A headline in the morning paper caught my attention, largely because it shouldn’t have. The headline? “Border Vote Tough for GOP Senators

And why is this tough for Republicans? Apparently, a great many of them believe that the President’s declaration of a “national emergency” infringes on the rights of Congress under the Constitution. Now, I happen to agree with them. The Constitution is rather specific in declaring that the Congress controls the federal purse strings, but these Republican senators apparently fear that voting their principles isn’t a good idea if it just might “upset” their beloved [or feared] President… and, of course, his far-right supporters.

As I recall, we had eight years of Republicans protesting Presidential “overreach” by the last Democrat President, and he didn’t go nearly so far as to declare a non-existent national emergency to build a wall because Congress hadn’t given him the money he wanted. His action that most upset the far right was to declare he wouldn’t deport teenagers who’d lived the vast majority of their lives as Americans.

Now we have a Republican President who’s gone against the Constitution and against a principle that Republicans claimed for years that they hold dear… and they don’t want to vote for their principles? After years and years of protesting about Executive Branch overreach?

As one fictional movie protagonist said, in protesting McCarthyism, “People are their principles.” But only if they act in accord with those principles. Otherwise, they’re just self-serving hypocrites.

4 thoughts on “Principles?”

  1. R. Hamilton says:

    The Congress passed the law allowing emergency declarations. One can argue that the law was unconstitutional; but the President followed the law when using it.

    I don’t quite blame Rand Paul for being what a libertarian is: sensible enough distrusting government overreach within the borders, and monumentally naive regarding anything from the borders outward.

    But Congress not only passed the law allowing emergency declarations, they created with their neglect and unwillingness to take needful but optically poor action, a situation that if _maybe_ not as dire as some would have it, is still out of control. They chickened out, as usual (as they have with not having actually declared war since WWII, even if they were willing enough to support what amounted to war in Korea, Vietnam, Afghanistan, Iraq, and even other places (Panama? Grenada?). Congress deserves to have their power usurped insofar as they willingly participated in that outcome. Ok, they could have said NO to Iraq or even Panama, and that might not have been a bad idea; at least, reasonable people can see either side of that.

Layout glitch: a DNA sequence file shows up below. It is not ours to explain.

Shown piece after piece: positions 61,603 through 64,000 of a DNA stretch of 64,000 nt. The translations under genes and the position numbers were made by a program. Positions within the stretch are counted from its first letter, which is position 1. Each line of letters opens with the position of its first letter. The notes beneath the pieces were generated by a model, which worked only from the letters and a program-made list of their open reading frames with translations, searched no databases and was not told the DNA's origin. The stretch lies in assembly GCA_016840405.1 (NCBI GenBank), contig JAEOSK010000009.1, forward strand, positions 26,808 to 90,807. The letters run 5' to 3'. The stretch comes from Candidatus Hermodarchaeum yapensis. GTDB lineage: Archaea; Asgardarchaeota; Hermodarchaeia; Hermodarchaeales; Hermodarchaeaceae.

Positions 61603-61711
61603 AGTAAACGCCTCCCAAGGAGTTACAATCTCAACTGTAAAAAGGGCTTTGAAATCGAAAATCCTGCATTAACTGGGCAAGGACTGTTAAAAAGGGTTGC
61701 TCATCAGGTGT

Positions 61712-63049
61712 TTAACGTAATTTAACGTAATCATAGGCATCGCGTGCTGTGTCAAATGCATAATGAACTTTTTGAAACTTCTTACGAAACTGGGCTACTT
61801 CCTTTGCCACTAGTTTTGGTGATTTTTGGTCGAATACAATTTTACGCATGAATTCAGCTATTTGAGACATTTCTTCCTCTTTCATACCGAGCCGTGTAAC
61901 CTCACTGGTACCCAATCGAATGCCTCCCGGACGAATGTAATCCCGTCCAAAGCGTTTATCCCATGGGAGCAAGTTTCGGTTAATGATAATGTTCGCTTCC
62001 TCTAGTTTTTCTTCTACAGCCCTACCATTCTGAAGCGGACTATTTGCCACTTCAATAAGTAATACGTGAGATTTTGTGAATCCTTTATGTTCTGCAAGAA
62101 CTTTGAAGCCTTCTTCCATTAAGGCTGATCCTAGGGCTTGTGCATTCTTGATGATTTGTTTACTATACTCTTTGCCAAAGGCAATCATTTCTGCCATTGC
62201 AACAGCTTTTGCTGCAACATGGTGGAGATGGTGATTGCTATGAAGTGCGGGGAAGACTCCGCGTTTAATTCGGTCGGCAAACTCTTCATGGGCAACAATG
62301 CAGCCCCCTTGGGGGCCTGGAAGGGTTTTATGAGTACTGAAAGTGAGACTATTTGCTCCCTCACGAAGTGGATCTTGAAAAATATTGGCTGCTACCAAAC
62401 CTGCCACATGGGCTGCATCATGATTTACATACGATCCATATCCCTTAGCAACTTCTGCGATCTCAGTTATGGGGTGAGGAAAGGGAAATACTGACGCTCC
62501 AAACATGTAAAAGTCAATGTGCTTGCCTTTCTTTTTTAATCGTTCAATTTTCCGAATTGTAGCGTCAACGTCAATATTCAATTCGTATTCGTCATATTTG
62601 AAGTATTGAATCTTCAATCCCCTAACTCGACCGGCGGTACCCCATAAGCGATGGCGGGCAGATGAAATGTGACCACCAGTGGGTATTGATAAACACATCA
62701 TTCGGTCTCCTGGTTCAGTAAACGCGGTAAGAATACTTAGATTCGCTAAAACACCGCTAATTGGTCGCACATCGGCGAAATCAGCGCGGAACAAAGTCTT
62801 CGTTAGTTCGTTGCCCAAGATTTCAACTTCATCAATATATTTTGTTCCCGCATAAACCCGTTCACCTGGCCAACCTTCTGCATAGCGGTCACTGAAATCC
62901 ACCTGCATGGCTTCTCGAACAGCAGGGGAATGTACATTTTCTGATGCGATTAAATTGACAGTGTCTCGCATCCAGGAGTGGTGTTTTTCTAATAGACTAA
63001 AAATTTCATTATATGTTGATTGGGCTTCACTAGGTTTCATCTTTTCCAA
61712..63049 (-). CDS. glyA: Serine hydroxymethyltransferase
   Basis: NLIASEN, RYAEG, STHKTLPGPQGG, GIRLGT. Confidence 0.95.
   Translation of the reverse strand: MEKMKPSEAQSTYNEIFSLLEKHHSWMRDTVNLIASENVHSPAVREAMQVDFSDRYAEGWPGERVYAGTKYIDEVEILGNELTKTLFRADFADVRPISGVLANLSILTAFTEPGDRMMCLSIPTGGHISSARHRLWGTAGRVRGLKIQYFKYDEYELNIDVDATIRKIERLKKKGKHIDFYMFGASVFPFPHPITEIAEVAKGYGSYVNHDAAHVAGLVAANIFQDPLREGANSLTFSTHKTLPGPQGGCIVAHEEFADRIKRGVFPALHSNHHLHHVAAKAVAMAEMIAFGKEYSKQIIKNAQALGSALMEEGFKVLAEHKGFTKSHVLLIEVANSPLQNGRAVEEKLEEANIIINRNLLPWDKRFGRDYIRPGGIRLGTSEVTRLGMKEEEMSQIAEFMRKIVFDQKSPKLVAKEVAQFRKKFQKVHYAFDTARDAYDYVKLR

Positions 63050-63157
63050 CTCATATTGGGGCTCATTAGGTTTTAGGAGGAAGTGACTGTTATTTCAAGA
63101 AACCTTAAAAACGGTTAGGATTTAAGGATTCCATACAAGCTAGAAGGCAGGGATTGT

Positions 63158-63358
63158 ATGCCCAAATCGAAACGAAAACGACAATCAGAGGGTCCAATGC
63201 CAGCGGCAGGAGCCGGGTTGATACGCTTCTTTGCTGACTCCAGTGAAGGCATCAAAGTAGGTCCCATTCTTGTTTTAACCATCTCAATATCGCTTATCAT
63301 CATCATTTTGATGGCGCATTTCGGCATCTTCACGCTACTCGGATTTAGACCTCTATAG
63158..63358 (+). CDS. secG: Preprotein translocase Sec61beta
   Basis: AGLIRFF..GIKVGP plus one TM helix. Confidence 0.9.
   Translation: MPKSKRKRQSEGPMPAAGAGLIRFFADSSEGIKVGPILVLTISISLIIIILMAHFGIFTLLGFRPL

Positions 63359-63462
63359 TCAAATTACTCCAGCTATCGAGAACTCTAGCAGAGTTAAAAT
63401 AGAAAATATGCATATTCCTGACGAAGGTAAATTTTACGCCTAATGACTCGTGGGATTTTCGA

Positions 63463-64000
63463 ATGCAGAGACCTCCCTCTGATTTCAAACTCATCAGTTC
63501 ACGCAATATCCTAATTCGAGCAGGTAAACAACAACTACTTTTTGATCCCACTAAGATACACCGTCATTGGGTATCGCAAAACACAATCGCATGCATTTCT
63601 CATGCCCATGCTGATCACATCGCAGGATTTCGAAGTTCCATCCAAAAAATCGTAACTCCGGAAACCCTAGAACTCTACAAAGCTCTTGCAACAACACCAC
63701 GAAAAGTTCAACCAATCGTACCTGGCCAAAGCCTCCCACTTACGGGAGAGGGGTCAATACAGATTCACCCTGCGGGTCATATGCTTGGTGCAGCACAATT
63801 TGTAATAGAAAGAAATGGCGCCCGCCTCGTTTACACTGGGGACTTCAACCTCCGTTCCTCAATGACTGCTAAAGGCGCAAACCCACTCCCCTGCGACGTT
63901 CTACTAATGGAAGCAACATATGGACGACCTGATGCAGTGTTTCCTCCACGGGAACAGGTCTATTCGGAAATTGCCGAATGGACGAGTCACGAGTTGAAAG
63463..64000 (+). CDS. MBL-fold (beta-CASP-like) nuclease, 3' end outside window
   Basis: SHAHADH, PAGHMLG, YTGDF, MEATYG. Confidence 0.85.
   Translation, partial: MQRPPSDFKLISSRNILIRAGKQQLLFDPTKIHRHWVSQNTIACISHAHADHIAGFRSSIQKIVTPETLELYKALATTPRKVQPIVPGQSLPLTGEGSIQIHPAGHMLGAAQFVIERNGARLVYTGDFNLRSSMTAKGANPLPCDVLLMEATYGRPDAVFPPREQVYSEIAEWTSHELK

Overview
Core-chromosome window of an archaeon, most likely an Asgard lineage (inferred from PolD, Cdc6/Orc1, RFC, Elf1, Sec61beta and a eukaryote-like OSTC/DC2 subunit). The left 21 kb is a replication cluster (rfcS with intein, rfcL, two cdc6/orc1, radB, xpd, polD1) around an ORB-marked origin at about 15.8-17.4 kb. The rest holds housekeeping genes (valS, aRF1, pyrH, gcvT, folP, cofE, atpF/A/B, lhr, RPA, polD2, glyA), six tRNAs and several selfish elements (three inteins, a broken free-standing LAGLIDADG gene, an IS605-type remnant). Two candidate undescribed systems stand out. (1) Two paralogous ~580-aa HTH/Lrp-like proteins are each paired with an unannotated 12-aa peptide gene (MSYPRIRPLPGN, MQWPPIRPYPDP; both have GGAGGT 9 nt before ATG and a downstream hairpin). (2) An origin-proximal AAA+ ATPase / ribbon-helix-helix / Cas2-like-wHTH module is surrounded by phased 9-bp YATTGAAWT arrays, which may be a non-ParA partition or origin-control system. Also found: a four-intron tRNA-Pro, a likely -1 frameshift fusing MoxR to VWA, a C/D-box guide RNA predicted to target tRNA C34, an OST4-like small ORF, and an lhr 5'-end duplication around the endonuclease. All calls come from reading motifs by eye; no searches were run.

But securing the border? What’s the big deal? There is NO RIGHT to come here other than for returning citizens or green card holders, particularly in violation of our law. But what’s the point of a law that isn’t consistently enforced, except to weaken the credibility of law itself? And yes, of course more smuggling happens at checkpoints, considering the difficulty of moving masses of contraband or even people across in the absence of roads. But if we tighten up the checkpoints, we WILL find that traffic moving to more difficult routes. Better to obstruct those (not just with wall of course; manpower and non-wall alternatives also have their place’, but good luck fitting a comprehensive description into a sound bite), and then crack down at the checkpoints, since the latter can be done more quickly than the former, by basically just adding lanes, manpower (with tech assists) to allow 100% inspection at reasonable speeds.

  2. Tom says:

    … good luck fitting a comprehensive description into a sound bite …

    Or legislation that covers all eventualities now and in the future.

    Legal experts argue about “the spirit of” a law and also mention that the intent of a law is frequently obvious without being spelled out.

    Perhaps the laws, rules, morals, of society are only meant for citizens with principles. The others people within a nation are busy finding ways around these impediments to their freedom.

  3. Christopher Robin says:

    Forget political ideologies, the majority and minority parties, whomever they may be, always say the same thing. It no longer seems like any specific issues matter to these people other than power. If one group has power the others cry foul only to forget it once they in turn gain power.

  4. Tom says:

    So which is/are a woozle, power or issues, or both?

    Not a good question; because, the answer may suggest that, even in a ‘democracy’, a citizens focus and interest on national politics are a waste of time. Especially if there is no possible change; because whom ever we elect winds up following the same path?

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